“She’s the kind of person who believes that, no matter how much power you have, you can make a difference, you can contribute, you can change things. Her kind of blind spot is how slow and hard it is. How slow change it happens.” – Amy Poehler on Leslie Knope
The series finale of Parks and Recreation closed last night on a shot of Leslie Knope, smiling into the camera. “Yes,” she said, “I’m ready.”
The finale could have been something out of Leslie Knope’s “Hopes for the Future” binder from 2009. In a series of short segments, the last-ever episode of Parks and Rec showed us what becomes of each of Pawnee’s main residents. In each case, the future is blindingly happy. April and Andy have a baby. Ron becomes the park ranger of Pawnee’s national park. Garry Gergich dies on the night of his 100th birthday, having served as Pawnee’s longest-running mayor, married to a still 60-something Christie Brinkley.
There are no loose ends or nagging questions. There is just the deeply comforting idea that if you are good at heart, things will work out for you.
In another show, this might seem cheesy or forced, but Parks and Rec pulls it off. We’ve been rooting for these characters so hard for so long, our love mirrored by Leslie’s intense love for her friends. To see each of them succeed makes us happy in the way Leslie would be happy: fully, without compromise.
This closure is all the more powerful when you think about where things started out. In this first season of the show, Leslie’s life was not enviable. Her grating enthusiasm for local government alienated her from her colleagues. She was in love with someone who hadn’t returned her feelings for three years. She had barely met Anne, friend and beautiful nurse. And Ben Wyatt was a stranger in another city, eating calzones while Chris did pushups on the motel room floor.
By the final season, it’s easy to see her success as inevitable. In the finale, a moment at Jerry/Gary/Garry’s funeral implies, winkingly, that Leslie is going to become the president of the United States. At this point, that eventuality seems possible. Of course Leslie will be president. Who else is going to do the job that she would? The idea that she would not take over the world, armed with her binders and waffles, is laughable.
But things weren’t always that way. In the first few seasons, Leslie’s dreams of being president—a constant throughout the show—were basically a joke. She was a small-town bureaucrat who feared her mother’s disapproval and secretly hoarded piles of newspaper in her home. She was in love with a douche who told her that her relatively small dream of building a park was impossible. She had gone on dates where the guy showed up with another women; where her sleeve caught on fire and spread rapidly; where instead of Tic Tacs, she popped a couple of Ambien and had to keep punching her leg to stay awake.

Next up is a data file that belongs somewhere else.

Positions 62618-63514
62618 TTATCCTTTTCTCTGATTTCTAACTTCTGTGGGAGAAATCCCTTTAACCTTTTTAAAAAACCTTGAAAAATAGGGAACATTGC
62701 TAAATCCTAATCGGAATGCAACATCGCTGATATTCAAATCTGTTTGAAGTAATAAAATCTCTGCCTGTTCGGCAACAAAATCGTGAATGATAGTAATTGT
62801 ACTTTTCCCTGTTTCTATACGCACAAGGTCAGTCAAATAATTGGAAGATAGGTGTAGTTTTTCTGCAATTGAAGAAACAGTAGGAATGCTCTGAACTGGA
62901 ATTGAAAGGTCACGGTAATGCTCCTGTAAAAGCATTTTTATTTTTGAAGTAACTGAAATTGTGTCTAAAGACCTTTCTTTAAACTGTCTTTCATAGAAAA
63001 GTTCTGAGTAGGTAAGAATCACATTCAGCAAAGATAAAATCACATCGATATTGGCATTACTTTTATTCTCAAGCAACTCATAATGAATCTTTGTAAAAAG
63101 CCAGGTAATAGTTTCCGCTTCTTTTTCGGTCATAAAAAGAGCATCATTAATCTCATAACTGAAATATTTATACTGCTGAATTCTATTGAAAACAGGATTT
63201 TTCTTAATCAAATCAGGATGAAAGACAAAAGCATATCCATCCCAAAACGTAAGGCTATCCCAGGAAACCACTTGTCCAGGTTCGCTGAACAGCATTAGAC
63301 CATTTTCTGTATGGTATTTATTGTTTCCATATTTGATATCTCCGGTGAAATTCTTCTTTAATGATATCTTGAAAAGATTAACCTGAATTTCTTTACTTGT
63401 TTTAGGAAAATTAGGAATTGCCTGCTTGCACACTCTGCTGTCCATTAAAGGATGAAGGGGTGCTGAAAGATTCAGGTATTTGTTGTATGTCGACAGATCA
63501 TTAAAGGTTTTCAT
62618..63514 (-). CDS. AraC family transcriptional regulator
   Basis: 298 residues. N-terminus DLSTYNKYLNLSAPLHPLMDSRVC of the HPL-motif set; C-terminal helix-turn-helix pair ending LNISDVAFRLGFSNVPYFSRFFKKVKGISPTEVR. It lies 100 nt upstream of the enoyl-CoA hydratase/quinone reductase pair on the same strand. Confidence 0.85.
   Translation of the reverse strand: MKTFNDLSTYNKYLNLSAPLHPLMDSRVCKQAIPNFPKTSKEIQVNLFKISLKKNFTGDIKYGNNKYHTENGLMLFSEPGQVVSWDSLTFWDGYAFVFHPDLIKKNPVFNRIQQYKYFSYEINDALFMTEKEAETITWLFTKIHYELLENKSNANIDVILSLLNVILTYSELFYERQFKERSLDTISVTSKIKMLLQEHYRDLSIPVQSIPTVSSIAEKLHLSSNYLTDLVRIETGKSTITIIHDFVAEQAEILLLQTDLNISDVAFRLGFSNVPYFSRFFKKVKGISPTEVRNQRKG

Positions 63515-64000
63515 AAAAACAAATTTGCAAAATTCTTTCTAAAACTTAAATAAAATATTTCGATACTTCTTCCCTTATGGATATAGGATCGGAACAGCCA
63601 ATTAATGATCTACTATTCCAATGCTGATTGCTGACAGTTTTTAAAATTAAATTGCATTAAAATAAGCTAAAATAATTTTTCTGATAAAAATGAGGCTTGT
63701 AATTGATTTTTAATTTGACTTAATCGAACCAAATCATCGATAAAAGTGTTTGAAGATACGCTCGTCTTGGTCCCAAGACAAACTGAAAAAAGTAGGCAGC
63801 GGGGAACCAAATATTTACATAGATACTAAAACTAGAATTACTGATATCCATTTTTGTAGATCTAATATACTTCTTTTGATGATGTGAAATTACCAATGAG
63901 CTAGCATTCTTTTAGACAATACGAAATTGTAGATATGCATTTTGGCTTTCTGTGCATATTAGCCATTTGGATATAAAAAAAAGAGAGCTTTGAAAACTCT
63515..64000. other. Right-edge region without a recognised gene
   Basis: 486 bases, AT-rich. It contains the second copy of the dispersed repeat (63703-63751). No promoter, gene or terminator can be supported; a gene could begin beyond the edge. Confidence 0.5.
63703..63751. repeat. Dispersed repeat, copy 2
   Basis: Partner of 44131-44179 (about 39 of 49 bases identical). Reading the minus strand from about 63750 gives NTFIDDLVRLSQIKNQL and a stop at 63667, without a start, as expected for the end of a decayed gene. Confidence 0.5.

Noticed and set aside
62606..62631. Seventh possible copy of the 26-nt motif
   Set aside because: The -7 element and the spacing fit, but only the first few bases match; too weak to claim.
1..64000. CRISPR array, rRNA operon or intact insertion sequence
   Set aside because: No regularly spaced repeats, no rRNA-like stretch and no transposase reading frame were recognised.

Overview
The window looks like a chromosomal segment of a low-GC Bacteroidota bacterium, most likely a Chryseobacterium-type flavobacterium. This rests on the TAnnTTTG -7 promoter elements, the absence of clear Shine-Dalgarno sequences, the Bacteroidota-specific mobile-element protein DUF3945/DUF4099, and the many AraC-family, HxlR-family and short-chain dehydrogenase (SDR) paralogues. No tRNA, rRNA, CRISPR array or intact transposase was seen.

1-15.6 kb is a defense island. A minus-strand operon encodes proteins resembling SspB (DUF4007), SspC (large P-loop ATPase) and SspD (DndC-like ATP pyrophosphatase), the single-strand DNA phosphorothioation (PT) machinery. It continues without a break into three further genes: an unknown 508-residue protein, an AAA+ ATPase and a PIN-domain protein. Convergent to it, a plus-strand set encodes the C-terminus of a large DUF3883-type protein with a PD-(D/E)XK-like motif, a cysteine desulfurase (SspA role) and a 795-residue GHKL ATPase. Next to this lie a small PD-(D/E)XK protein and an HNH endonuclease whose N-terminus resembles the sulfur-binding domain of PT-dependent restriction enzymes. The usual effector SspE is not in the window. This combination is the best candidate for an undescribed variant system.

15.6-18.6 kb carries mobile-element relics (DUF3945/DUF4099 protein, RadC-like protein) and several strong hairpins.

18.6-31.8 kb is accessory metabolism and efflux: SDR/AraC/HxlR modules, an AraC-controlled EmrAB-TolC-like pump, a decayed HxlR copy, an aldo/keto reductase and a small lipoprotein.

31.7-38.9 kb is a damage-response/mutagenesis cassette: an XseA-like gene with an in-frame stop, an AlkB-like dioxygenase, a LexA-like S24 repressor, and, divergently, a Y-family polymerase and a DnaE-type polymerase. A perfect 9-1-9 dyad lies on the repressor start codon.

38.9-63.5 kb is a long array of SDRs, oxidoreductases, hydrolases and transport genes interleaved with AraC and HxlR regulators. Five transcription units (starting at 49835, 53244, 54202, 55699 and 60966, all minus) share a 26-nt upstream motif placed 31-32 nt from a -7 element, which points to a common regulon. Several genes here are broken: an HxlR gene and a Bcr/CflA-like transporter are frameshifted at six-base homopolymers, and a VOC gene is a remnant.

“All of these have happened to me,” Leslie tells Anne, and the admission is a thousand times sadder because of her surprise that Anne thinks the situations are hypothetical.
In the first episode of Parks and Rec, way back in 2009, Leslie and Tom have this exchange:
Leslie: When I go through these doors, I need to be “on,” like the White House Press Secretary. Are you ready?
Leslie: Okay! Here we go! (pulls on the door, looks into the camera) It’s locked.
In this exchange and many others, the idea that Leslie is anything like her favorite DC politicians is treated as ridiculous. I think we expected her to end up like The Office’s Michael Scott—happy, sure, but never much more than a small-town manager, never quite growing out of Pawnee.
How things have changed. When, in the finale, it was suggested that either Ben or Leslie should run for Governor. My reaction was, “It has to be Leslie. IT HAS TO BE LESLIE.” Because if Leslie can’t succeed, how are we supposed to? And if she can succeed, then can’t we, as well? While the core of her character doesn’t change over time, Leslie’s self-respect and circle of ardent supporters does. She doesn’t eliminate her flaws; she just figures out how to make them part and parcel of her otherwise-wonderful personality. And she finds people—good riddance, Mark Brandano-quits—who cherish her whole self. She finds friends who call her out but who ultimately forgive her.
I think this is why people love and identify with Leslie so much. When you think about it, very few people are actually like Leslie Knope: enthusiastic small town bureaucrats who are impossibly caring, obsessed with work, and driven to enact social change wherever they set foot.
But unlike Liz Lemon, who shares our flaws, Leslie Knope represents our secret beliefs about ourselves: that we work hard, that we deserve love, that no matter the doldrums of our current situation, we are somehow destined for great things. We might be stuck in a dead-end job in a sad little cubicle. We might be wrangling three kids and wondering if we’ll ever get to sleep again. We might be wondering if anyone around us really likes and understands us, if they’ll ever see past our awkward, slightly manic façade to our true depth and goodness.
Parks and Rec says to us: Give it time. They will. As Ron Swanson would put it, you’re Leslie fucking Knope.
Related Reading: How Leslie Knope Taught Me to Love Being a Perfectionist.
Rachel Fields is a Chicago-based PR professional who loves Amy Poehler, chicken wings, and harassing strangers for deeply personal stories about their childhoods.